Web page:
Video Calls Have Their Usefulness
One thing that smartphones excel at is video calls. Tonight – Christmas Eve – was a perfect example of this.
It's the first time we've traveled to be with extended family for Christmas since 2019 – before the COVID-19 pandemic. My family, along with my two brothers and their families, planned to have Christmas Eve dinner with my mother and step-father and a small gift exchange afterward.
For various reasons, one of my brothers had to cancel his family's travel plans. We were sad that they wouldn't be able to join us in-person and that we would have to go at least one more Christmas without them. But thanks to modern technology, we used my (“ancient”) iPhone 8 to do a FaceTime call with them during our gift exchange. I played cameraman as family members opened their gifts and then passed the phone around to each family member to have a quick chat.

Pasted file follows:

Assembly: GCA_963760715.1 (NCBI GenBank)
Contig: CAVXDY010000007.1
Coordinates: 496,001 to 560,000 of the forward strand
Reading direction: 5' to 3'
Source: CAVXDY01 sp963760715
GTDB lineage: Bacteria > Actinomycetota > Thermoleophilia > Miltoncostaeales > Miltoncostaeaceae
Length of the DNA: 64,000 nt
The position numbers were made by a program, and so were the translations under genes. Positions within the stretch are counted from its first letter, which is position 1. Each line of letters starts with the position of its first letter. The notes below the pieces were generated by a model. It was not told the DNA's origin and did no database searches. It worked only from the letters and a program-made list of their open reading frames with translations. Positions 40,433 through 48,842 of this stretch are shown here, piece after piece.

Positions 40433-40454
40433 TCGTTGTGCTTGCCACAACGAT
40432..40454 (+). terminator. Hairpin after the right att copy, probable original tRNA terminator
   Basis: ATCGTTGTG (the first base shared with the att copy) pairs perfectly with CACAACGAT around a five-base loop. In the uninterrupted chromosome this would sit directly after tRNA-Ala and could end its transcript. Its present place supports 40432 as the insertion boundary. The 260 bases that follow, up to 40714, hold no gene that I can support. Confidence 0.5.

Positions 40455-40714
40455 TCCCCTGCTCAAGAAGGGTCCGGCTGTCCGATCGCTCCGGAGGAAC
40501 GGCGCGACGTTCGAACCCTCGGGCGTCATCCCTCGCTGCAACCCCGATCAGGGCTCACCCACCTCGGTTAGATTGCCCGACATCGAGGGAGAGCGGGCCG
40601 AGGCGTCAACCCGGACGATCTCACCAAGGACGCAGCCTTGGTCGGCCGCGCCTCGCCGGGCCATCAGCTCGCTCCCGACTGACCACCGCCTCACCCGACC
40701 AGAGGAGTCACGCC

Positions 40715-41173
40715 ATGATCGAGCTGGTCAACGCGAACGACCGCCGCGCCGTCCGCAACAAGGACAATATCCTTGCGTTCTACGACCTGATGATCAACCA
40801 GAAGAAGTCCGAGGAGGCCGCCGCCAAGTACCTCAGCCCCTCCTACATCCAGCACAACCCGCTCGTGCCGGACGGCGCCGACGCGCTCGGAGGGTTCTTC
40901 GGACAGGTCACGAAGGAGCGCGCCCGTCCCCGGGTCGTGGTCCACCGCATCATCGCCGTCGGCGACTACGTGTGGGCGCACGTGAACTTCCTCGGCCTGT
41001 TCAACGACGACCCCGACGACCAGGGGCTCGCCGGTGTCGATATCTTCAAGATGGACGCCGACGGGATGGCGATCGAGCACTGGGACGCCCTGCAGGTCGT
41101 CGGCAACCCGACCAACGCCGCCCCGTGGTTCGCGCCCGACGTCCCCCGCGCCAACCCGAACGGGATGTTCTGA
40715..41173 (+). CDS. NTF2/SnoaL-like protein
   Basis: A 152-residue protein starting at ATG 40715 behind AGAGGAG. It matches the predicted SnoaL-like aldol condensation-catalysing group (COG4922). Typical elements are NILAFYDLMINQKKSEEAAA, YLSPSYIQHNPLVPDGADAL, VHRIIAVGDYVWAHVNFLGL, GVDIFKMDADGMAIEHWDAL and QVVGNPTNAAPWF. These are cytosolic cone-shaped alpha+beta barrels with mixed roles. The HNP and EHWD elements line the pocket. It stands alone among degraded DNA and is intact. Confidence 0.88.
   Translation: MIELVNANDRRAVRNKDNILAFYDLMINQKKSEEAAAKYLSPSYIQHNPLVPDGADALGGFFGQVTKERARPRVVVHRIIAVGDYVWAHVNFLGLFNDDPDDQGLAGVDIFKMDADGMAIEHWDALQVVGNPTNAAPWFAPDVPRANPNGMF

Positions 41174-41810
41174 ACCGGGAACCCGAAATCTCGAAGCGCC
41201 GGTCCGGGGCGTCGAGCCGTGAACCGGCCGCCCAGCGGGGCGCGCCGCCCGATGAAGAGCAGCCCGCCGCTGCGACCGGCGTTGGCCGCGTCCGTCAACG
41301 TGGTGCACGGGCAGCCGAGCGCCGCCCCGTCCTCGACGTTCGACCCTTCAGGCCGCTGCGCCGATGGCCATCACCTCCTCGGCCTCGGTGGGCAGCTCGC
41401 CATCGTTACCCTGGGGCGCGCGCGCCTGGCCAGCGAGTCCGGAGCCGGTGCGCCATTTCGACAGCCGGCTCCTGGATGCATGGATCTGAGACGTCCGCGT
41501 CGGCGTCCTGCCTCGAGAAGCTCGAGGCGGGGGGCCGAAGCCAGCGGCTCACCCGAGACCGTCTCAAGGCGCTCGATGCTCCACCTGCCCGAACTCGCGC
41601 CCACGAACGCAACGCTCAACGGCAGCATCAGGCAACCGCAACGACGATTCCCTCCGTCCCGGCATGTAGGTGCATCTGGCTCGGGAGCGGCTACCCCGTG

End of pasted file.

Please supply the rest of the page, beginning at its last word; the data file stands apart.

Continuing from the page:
It is true there is no substitute for in-person interaction. But when in-person interaction cannot happen, video calls can be the next best thing.
If and when I decide to stop carrying a smartphone on my person, there will be other ways of doing video calls. A laptop, a tablet, or even a smartphone as a secondary device dedicated for specific functions like that.
Because, as was demonstrated tonight, a video call was able to bridge hundreds of miles and connect our family in a way that I only dreamed of as a child watching Star Trek: The Next Generation. While I lament other technological “advances” that seem to have done more harm than good or have mixed results at best (social media), video calls are one achievement I can wholly and unapologetically support.